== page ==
Savage Arms has been around since 1894, when Arthur Savage founded it. Initially, its focus was primarily on rifles (first lever-actions, then bolt-actions), handguns and ammunition. Savage entered a .45 ACP handgun into the 1906–1911 Army trials for a new .45-caliber semiauto pistol, only to come in second place behind what many consider to be the greatest handgun design of all time: the Colt that would be designated the M1911.
Legend has it that in 1919, Chief Lame Deer approached Savage to purchase lever-actions for his reservation. The chief got discounted rifles for his tribe in exchange for support and endorsement. Lame Deer also gifted Arthur Savage with the Indian head logo that would become Savage’s logo. This logo would endure over the years until 2015, when it was replaced with a stylized “S.”
Despite a couple of forays into military arms, Savage has been mostly known for lever- and bolt-action rifles. Then, in 2016, Savage surprised everyone with the release of its first ARs—the MSR-15 (Modern Savage Rifle) and MSR-10 rifles. The MSR-15 line of rifles keeps with the Savage tradition of moderately priced firearms that provide the most accuracy potential.
When I first held the Savage MSR-15 Recon in my hands, I was pretty excited—I love seeing old companies known for making traditional guns branch out into ARs. I’ve always loved ARs, and even with a totally saturated market, my love hasn’t wavered. Today, I love them as much as ever, and if every gun company were to make ARs, I’d be a happy man.
Not only that, but the Recon felt good in the hands. It’s light, it’s nimble, and it’s built well. It has nice lines—svelte, with a cool-looking custom-forged receiver—but I wasn’t that thrilled with the general appearance. It’s just … black. No FDE, no OD Green. It’s not bad, but it’s nothing to stir the blood. So, I decided to have it coated. I mulled it over, trying to figure out what I wanted it to look like as I watched the snow fall outside my office window. It became obvious: Kryptek Yeti. The Kryptek Yeti really makes it pop. It used to be that for a pattern such as this, you had to have it hydro-dipped, which isn’t very durable; and, after a short while, it looks pretty beat-up.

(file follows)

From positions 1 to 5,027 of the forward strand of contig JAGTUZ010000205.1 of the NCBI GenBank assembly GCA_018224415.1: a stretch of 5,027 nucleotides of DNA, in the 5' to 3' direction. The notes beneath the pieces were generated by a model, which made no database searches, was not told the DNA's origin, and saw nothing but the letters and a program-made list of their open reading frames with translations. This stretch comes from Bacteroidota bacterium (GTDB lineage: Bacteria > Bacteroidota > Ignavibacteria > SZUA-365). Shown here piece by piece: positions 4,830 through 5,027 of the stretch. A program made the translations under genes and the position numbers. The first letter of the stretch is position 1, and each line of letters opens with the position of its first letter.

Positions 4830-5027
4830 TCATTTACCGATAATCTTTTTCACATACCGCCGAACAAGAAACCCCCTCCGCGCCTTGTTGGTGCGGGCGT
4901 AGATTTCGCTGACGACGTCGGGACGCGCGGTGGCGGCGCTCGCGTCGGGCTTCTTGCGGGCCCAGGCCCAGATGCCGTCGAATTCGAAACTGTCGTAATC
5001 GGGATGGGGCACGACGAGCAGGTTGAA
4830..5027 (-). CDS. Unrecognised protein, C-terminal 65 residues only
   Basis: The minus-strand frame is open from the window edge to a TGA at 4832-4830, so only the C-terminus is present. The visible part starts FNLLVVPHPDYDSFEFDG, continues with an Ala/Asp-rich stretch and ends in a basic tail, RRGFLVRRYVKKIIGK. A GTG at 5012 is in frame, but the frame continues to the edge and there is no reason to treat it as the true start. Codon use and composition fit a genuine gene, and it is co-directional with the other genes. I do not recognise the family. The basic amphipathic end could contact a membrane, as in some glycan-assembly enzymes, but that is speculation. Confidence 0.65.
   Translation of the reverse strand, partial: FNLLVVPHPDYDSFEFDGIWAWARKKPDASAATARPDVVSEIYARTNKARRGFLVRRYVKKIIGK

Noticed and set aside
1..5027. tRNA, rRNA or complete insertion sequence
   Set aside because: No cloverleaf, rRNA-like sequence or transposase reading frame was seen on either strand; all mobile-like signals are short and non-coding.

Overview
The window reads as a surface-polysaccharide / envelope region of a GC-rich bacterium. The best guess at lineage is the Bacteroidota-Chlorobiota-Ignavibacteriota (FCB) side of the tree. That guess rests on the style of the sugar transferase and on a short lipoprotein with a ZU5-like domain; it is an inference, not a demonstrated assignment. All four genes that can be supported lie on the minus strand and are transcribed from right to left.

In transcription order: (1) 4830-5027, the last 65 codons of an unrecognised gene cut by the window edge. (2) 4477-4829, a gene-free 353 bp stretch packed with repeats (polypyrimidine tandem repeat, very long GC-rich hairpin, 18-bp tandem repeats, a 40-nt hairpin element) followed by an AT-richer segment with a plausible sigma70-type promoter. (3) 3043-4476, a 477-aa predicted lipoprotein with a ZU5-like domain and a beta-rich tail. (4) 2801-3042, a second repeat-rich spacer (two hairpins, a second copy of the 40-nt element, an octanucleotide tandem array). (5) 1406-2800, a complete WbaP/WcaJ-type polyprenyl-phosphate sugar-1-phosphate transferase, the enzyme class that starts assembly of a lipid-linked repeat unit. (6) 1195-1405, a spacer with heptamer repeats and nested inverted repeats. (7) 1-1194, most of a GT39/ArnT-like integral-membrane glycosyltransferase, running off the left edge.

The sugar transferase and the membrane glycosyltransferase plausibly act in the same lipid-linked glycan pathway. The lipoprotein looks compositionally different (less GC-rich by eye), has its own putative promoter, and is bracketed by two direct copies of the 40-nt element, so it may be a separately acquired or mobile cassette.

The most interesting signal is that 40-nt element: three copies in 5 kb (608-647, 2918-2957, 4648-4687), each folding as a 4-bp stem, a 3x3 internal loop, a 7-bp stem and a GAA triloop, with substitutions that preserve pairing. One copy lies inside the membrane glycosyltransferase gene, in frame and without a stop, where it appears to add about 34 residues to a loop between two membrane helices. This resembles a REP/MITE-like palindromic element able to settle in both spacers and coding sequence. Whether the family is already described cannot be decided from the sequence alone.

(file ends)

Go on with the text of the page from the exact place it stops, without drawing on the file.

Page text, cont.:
A firearm can be as individual as its owner, especially when it comes to ARs: The modifications are almost infinite.
One of the increasingly popular ways to personalize a firearm is with Cerakote. Brock Gardner and crew at MCM Firearms did an excellent job for this article; they did the MSR-15, the Bushnell scope, Warne mount and the Magpul magazine. This company is a one-stop shop for just about any customization, gunsmithing and coating you might need.
I’ve never had MCM do anything but Cerakote, so I can’t speak for the other work this company does. But judging by how well MCM did with the coating, I’m sure it does fine work. If you’re looking to have done the Kryptek Yeti patterns or one of the other good-looking Kryptek patterns, MCM Firearms is the only shop licensed by Kryptek to do it. The Kryptek patterns cost more than standard Cerakote ($350 for both receivers, handguard and standard buttstock), but they really look good. For DIYers, this company also sells licensed Kryptek stencil kits for $40 (one-time use).